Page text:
The distinct beauty of the small-scale club show is that sometimes you’ll show up and immediately feel like you’re crashing someone’s house party. Three tries to get past the dude at the door? Check. Experimental psychedelic rock band in full swing? Check. At least four balloons, a birthday cake, and a dude wearing sunglasses indoors? Of course! These nights are fun, easy, and a total p-a-r-t-why? Because you gotta.
The experimental psychedelic rock outfit was the Good Trees River Band, a five-piece out of Providence. They came in hot and improv heavy with a whole lot of personality and a whole lot of talent, particularly in guitarist Sam Attridge, whose technical skill and swing quite possibly warmed my heart to jam bands.
Bruvs, the “two radical dudes from East Bridgewater,” played second with Zack Petti on vocals and guitar and “Hawt” Dave Petti on drums. This was a no frills, nuclear, melt-your-face-off kind of set. Dave was thunder on drums, providing both bass and rhythm to Zack’s distorted guitar and vocal. Zack was all energy and eccentricity, wishing his brother a happy birthday in between songs, and bantering incomprehensibly. Bruvs played quite a few songs off their self-titled debut and a new track titled “Chill,” which was released this year. Many of their songs were just under or over two minutes which broke up longer tracks like “Friends” and drove their set to a really satisfying end. The would’ve-been-in-every-90s-movie-soundtrack song “New Digs” was the clear highlight as it is a perfect song (So catchy! Those drums! Lyrical repetition perfect for sing- alongs!). I have in my notes: “Bruvs absolutely crashed it” and maybe I meant crushed but the sentiment remains the same.
After a brief intermission, The Quins, also from East Bridgewater, closed the show with their quintessential throwback rock and laid back energy. They played a couple songs off their highly anticipated album, due out in October, that felt pop and contemporary and good as well as many off its predecessors. “Heart to Break” off their 2014 album “A Tale of Love and Evil” was a clear fan favorite. As soon as the song began there was an audible squeal among the crowd. “Here’s our famous song from the 90s,” joked guitar and vocalist, Robbie “Krobs” Sturtevan. Cell phones immediately went up to capture the moment, which admittedly I tend to knock, but in this context with the crowd heavy with family and friends, it felt right.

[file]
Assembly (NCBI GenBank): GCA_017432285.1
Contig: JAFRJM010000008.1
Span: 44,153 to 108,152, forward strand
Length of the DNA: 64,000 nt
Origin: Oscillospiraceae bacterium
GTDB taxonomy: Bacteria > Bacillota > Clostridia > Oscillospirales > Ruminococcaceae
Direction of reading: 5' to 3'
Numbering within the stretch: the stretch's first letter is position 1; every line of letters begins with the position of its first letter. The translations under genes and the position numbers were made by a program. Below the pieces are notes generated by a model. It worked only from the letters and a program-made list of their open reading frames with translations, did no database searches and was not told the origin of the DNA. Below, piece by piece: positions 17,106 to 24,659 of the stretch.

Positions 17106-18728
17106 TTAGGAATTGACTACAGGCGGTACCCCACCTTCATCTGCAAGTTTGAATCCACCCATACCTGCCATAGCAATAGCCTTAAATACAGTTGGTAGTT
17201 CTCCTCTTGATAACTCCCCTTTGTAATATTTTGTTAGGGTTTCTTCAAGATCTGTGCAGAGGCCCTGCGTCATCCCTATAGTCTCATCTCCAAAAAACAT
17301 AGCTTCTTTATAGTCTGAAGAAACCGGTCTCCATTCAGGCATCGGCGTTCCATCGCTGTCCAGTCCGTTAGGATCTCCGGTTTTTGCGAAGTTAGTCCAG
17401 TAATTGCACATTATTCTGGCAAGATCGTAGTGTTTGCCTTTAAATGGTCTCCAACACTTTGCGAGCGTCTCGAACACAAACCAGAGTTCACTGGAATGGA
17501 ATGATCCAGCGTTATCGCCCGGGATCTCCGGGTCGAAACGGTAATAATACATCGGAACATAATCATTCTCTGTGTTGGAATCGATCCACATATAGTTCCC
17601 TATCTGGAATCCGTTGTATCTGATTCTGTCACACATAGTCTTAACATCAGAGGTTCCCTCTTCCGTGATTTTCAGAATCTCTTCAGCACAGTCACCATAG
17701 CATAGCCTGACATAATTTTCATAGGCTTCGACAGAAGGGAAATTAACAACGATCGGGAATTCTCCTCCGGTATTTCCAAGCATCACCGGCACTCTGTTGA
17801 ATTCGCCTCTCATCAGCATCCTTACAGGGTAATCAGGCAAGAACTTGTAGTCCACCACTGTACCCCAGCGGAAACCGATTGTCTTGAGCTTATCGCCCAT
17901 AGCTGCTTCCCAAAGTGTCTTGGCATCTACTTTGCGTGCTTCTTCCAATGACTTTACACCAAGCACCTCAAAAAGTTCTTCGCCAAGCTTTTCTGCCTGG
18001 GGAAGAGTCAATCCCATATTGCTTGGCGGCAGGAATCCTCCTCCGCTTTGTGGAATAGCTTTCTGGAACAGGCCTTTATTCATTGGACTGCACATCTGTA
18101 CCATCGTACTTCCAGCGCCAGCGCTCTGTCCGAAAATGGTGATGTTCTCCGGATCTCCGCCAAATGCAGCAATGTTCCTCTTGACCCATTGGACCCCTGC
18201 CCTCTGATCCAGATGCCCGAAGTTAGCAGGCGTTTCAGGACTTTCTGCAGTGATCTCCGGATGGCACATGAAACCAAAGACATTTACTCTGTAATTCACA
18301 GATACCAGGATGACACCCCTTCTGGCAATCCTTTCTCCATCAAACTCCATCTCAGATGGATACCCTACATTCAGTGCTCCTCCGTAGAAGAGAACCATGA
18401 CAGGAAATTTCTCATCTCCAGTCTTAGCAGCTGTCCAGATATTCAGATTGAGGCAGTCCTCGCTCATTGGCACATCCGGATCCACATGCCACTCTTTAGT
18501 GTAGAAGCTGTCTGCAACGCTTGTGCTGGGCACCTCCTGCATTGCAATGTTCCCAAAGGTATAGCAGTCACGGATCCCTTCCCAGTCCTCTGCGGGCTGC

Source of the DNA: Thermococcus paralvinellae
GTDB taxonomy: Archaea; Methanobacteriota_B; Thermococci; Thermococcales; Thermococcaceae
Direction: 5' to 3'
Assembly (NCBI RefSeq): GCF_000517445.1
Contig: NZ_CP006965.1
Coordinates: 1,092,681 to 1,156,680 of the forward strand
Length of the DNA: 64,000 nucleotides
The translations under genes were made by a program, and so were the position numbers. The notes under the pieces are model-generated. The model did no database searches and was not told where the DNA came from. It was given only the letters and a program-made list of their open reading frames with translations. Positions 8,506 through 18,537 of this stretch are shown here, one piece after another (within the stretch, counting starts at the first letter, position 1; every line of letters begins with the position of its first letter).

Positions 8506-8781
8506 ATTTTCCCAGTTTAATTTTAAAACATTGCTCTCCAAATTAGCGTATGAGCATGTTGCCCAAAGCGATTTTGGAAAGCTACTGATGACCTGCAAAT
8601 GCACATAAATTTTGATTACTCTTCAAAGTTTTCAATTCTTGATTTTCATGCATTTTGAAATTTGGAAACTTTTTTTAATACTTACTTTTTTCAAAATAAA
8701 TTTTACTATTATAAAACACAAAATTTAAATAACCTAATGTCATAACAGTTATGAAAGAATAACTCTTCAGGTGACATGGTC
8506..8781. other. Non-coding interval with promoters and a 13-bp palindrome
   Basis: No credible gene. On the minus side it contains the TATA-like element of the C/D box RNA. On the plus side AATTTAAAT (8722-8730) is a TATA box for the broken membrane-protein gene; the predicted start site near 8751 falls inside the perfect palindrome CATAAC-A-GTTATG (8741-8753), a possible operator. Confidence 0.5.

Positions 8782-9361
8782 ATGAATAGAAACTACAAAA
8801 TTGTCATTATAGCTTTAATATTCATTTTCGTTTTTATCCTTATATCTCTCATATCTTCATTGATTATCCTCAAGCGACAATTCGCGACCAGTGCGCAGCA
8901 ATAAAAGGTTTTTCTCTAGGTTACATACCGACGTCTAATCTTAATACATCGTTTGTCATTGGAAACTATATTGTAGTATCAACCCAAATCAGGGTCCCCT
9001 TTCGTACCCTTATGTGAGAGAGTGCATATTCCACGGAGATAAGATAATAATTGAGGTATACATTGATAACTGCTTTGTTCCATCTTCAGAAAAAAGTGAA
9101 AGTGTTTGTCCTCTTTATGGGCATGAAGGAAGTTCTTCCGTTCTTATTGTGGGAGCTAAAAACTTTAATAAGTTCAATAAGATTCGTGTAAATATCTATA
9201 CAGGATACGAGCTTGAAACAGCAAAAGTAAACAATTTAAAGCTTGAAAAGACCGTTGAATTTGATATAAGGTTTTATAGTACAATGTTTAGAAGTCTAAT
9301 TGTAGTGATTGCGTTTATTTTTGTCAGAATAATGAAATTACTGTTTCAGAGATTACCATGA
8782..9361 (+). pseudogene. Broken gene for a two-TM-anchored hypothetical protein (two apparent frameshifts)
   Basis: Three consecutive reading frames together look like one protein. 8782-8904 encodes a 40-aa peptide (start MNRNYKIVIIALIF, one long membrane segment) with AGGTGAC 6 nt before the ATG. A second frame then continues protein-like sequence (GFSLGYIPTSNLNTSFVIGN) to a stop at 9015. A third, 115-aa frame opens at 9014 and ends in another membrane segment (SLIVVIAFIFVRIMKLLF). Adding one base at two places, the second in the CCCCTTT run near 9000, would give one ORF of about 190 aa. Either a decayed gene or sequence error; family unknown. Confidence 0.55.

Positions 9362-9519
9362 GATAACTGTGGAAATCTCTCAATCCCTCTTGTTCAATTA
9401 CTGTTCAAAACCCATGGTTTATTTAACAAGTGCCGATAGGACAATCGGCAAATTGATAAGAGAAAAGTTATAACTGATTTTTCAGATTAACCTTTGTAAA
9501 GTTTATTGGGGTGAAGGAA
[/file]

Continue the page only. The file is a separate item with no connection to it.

In addition to Sturtevan, you had Donny Hayes on bass and voice (this guy can sing), Dave Petti (of Bruvs) back on drums, and James “Quincy” Medaglia on guitar and the most magically unpredictable vocals. You know that scene in Wayne’s World 2 when Wayne and Garth finally meet Handsome Dan? Listening to The Quins and then seeing them live is kind of like that. The dude who took his pants off in the middle of the set to play in his boxers is the same dude who channeled moments of Shannon Hoon, Axl Rose, and somehow Julian Casablancas (“Gunner Bee”) throughout the night. Medaglia is a vocal chameleon which suits the chronic genre bending of The Quins. Big highlight was “Mother Earth,” which showcased the band’s strength as the dopest metronome under Medaglia’s dirty rock and blues vocal and guitar.
The Quins are a well-oiled machine. You can easily tell there’s a lot of love, trust, and experience between its members and even more, you can see how much they love to play. It says so much about a band when you can’t tell if they’re playing for a crowd of 10 or a crowd of 1000. I saw MGMT phone it in in front of a massive crowd of Paul McCartney fans simply because “none of you know who we are.” The Quins are not that band. Regardless of the shape and size of a venue, you’re getting their all and luckily for us, all of it is good.